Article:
|Matthew Henry's Concise Commentary|
10:10-18 Christ is a good Shepherd; many who were not thieves, yet were careless in their duty, and by their neglect the flock was much hurt. Bad principles are the root of bad practices. The Lord Jesus knows whom he has chosen, and is sure of them; they also know whom they have trusted, and are sure of Him. See here the grace of Christ; since none could demand his life of him, he laid it down of himself for our redemption. He offered himself to be the Saviour; Lo, I come. And the necessity of our case calling for it, he offered himself for the Sacrifice. He was both the offerer and the offering, so that his laying down his life was his offering up himself. From hence it is plain, that he died in the place and stead of men; to obtain their being set free from the punishment of sin, to obtain the pardon of their sin; and that his death should obtain that pardon. Our Lord laid not his life down for his doctrine, but for his sheep.
Verses 14, 15. - The Lord resumes: I am the good Shepherd. He now makes his discourse more explicit. He almost drops the allegory, and merely adopts the sacred metaphor. His self-revelation becomes more full of promise and suggestion for all time. He takes up one of the characteristics of the shepherd which discriminated him from "hireling," "thief," or "robber." And I know mine own, and my own know me, even as the Father knoweth me, and I know the Father. This more accurate text, translation, and punctuation of the Revised Version brings into living comparison the mutual knowledge of Christ and his own sheep, with the mutual knowledge of Christ and the Father. Christ's personal knowledge of his people is that which comes into their religious consciousness. They know his knowledge of them. They know him to be what he is - to be their Lord God, as they realize his personal recognition and care. The one involves the other (see Galatians 4:9; 1 Corinthians 8:3). The particle of transition is more than a mere illustration (καθώς is more than ὥσπερ; κἀθώς introduces not infrequently an explanation, sometimes a causal consideration, or an illustration which accounts for the previous statement; see John 15:12; John 17:21, 23). The knowledge which the sheep have of the Shepherd corresponds with the Son's knowledge of the Father, and the Shepherd's knowledge of the sheep answers to the Father's knowledge of the Son; but more than this, the relation of the Son to the Father, thus expressed, is the real ground of the Divine intimacies between the sheep and the Shepherd (cf. John 15:10; John 17:8). Then the Lord repeats and renews the solemn statement made at the commencement of the sentence, And I lay down my life for the sheep. Such knowledge of the peril of "his own" involves him in sacrifice. Whereas in ver. 11 this is attributed to the "good Shepherd," now he drops the first part of the figure, and says, "I am laying down my life."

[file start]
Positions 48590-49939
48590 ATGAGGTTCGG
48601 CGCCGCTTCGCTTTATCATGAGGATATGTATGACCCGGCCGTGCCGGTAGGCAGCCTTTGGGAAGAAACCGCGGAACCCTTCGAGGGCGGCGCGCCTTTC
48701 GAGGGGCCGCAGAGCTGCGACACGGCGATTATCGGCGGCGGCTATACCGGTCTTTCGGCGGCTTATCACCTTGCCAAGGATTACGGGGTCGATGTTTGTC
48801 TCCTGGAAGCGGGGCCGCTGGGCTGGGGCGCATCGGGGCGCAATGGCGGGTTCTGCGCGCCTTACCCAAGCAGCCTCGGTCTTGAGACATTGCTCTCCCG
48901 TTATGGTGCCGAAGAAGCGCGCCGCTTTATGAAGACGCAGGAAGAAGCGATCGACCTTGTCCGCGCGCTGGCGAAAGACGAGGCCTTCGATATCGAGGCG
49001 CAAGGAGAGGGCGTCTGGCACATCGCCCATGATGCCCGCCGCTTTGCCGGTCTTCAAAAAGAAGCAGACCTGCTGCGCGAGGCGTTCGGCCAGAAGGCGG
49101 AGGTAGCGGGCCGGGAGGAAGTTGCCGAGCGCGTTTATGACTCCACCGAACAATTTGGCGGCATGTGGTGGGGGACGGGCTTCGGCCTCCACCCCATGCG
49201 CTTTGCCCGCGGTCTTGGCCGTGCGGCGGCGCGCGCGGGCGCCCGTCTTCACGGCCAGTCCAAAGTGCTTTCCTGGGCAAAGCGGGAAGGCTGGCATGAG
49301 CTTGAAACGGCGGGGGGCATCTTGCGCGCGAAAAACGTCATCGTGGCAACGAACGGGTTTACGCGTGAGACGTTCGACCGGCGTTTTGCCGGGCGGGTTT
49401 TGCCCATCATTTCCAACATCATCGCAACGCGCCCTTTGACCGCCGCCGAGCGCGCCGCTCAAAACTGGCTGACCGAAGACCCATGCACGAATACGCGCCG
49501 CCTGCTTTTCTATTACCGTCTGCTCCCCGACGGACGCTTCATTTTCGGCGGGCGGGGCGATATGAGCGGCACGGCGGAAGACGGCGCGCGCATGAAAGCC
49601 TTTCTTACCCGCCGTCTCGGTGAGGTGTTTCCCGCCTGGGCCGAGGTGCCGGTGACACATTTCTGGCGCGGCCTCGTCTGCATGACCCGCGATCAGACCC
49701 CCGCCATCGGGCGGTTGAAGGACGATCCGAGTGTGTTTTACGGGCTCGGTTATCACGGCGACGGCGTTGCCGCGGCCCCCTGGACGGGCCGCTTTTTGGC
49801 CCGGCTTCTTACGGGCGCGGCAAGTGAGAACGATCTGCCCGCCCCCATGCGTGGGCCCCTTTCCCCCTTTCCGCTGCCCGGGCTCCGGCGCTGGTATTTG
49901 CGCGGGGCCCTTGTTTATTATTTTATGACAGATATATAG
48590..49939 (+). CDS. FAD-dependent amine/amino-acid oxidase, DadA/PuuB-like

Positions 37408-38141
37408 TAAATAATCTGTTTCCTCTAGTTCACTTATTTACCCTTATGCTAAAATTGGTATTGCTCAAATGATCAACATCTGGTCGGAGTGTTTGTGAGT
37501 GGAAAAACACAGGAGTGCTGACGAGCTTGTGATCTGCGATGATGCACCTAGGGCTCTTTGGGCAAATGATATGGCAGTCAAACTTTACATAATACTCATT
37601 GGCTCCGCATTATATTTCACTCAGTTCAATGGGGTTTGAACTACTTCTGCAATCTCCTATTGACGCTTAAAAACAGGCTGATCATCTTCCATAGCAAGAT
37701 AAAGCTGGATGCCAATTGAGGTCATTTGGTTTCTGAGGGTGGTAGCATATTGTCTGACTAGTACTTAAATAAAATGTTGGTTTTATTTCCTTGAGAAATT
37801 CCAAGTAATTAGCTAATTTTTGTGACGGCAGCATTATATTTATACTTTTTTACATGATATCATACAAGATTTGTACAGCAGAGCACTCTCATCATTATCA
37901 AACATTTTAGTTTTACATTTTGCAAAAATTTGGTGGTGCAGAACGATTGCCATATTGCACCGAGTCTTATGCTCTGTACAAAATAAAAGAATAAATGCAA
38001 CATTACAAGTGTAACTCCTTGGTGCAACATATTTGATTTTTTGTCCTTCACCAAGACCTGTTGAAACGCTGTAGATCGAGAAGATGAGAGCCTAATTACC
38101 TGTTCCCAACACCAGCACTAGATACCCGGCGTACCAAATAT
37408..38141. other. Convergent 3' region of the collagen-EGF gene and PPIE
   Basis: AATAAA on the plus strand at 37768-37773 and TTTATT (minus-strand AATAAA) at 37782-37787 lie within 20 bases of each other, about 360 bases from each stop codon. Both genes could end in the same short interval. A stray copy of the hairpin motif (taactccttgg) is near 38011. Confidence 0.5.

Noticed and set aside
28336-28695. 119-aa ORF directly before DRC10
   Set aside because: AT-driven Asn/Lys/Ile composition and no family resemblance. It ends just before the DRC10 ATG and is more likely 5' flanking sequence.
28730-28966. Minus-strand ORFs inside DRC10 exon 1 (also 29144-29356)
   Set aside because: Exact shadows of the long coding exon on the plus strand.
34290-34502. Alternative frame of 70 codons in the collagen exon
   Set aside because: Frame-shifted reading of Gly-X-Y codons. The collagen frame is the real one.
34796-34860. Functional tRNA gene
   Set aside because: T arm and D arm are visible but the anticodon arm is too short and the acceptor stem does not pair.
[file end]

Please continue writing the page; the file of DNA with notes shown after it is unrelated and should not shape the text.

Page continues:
Gill's Exposition of the Entire Bible
I am the good shepherd,.... See Gill on John 10:11.
And know my sheep; so as to call them all by their names: Christ has an universal, special, distinct, and exact knowledge of all his sheep, as they are the choice of his Father, as his Father's gift to him; and as his own purchase; he bears an affectionate love to them, and takes special care of them; indulges them with intimate communion with himself; and owns and acknowledges them as his, both here and hereafter:
and I am known of mine; not in a general way, as devils and external professors may know him, but with a special, spiritual, and saving knowledge: Christ's own approve of him, as their shepherd and their Saviour, and desire no other; they love him above all, in the sincerity of their souls, and with a love as strong as death; they trust in him as their shepherd, believing they shall not want; and appropriate him to themselves, as their own; and care for him, his cause and interest, his Gospel, ordinances, and ministers; and are not ashamed to own him as theirs, in the most public manner.
Jamieson-Fausset-Brown Bible Commentary
14. I am the good shepherd, and know my sheep—in the peculiar sense of 2Ti 2:19.
am known of mine—the soul's response to the voice that has inwardly and efficaciously called it; for of this mutual loving acquaintance ours is the effect of His. "The Redeemer's knowledge of us is the active element, penetrating us with His power and life; that of believers is the passive principle, the reception of His life and light. In this reception, however, an assimilation of the soul to the sublime object of its knowledge and love takes place; and thus an activity, though a derived one, is unfolded, which shows itself in obedience to His commands" [Olshausen]. From this mutual knowledge Jesus rises to another and loftier reciprocity of knowledge.
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